Another focus of study could be on the use of social coordination behaviors to develop rapport amongst organizational team members. We have already noted two overarching social coordination behaviors: immediacy and mimicry. In addition, synchrony behaviors capture the degree to which interaction partners nonverbal behaviors are rhythmic and simultaneous (Bernieri & Rosenthal, 1991). Research on verbal dynamics in teams shows that synchrony behaviors influence, and are influenced by, coordination behaviors (Chiocchio & Lafrenire, 2009). This may translate to nonverbal behavior. It may be that the develop-ment of teams mental models (Mohammed, Ferzandi, & Hamilton, 2010) is facilitated by synchrony in nonverbal behaviors among team members or, alternatively, that nonverbal synchrony emerges as team mental models are developed. Empirical work could examine the causality.

    Finally, the leader-member exchange perspective of leadership could also benefit from a nonverbal focus. This theory recognizes that the quality of the relationships between leaders

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    and their individual followers can vary (Gerstner & Day, 1997). Future work could explore what nonverbal behaviors characterize quality relationships and how team dynamics change when leaders display rapport-building nonverbal behaviors with some team members and not others. Researchers interested in these interpersonal processes will have to make several decisions related to setting, as detailed in Table 4.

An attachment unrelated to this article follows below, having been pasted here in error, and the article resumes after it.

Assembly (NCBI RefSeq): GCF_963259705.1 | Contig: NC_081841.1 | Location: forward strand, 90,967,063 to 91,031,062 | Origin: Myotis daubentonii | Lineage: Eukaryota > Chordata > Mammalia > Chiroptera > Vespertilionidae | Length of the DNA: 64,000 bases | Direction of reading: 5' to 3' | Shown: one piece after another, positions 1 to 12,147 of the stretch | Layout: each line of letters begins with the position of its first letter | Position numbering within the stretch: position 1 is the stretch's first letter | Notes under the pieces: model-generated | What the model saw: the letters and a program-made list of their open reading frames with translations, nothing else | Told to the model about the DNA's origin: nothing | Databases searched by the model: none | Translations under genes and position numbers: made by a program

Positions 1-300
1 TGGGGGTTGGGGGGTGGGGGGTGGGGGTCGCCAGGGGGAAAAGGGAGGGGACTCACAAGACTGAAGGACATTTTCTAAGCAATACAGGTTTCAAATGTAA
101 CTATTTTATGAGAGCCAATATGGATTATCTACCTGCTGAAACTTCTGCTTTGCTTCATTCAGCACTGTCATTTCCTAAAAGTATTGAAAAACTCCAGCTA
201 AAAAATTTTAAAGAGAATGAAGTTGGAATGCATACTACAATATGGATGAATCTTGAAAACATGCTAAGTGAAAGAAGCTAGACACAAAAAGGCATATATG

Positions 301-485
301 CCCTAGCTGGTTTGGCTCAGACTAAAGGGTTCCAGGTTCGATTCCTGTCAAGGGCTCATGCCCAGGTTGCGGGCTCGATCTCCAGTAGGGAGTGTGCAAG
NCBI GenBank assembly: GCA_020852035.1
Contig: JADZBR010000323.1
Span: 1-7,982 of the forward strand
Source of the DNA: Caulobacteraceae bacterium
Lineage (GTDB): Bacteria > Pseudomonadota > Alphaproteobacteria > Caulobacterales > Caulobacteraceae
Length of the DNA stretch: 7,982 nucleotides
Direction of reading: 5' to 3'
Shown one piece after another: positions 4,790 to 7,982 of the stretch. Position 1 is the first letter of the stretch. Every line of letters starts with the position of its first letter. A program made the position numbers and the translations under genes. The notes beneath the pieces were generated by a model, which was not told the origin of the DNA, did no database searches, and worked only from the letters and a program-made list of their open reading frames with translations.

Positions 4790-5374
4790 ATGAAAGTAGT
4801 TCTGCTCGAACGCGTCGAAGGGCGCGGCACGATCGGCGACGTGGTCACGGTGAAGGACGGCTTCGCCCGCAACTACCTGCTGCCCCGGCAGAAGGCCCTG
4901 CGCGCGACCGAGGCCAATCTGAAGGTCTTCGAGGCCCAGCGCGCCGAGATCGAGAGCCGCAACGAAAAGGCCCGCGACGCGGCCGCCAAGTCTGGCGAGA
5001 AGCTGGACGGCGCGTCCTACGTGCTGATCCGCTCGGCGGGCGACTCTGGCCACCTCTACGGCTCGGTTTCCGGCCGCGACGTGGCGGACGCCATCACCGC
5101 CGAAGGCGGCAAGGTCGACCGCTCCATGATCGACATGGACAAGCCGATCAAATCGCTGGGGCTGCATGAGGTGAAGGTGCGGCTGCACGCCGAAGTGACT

Function 5: Display Emotions

    A fifth function of nonverbal behaviors is that they display emotions. Importantly, emo-tions broadly, and emotional displays specifically, serve multiple social purposes (Keltner & Haidt, 1999). The use of nonverbal cues to display emotions is relevant to each of the afore-mentioned functions (see Hareli & Rafaeli, 2008; Van Kleef, 2014). However, we highlight emotional displays as a fifth function because they influence several unique social processes. For example, ones emotional displays influence others emotional experiences. This element of emotional displays is relevant for phenomena such as emotion contagion (Barsade & Gibson, 2012) and emotion cycles (Hareli & Rafaeli). These social processes can have a wide range of impacts on organizational functioning and the social climate of a workplace. For example, positive emotions can broaden individuals otherwise habitual modes of thinking, and when displayed, this process can spread to others and elevate organizational functioning as a whole (Fredrickson, 2000). Second, emotional displays also provide information about not only the actor but also the context at large. For example, if an employee leaves the boss office with a look of distress, it can signal to bystanders that something is amiss. As a result, ones emotional displays contribute to others understanding and interpretation of the work environment.

    Emotions are manifested via facial expressions, bodily gestures, and tone of voice as well as the verbal language used in the interaction (Rafaeli & Sutton, 1989). Indeed, most of the body, sensory, and contact codes listed in Table 2 are relevant to the study of authentic or managed displays of emotions. From an organizational perspective, the controllability of emotional displays has important practical implications regarding the adherence to formal and informal emotional display rules (norms) of a given workplace (Rafaeli & Sutton).

    Emotional displays at work. Research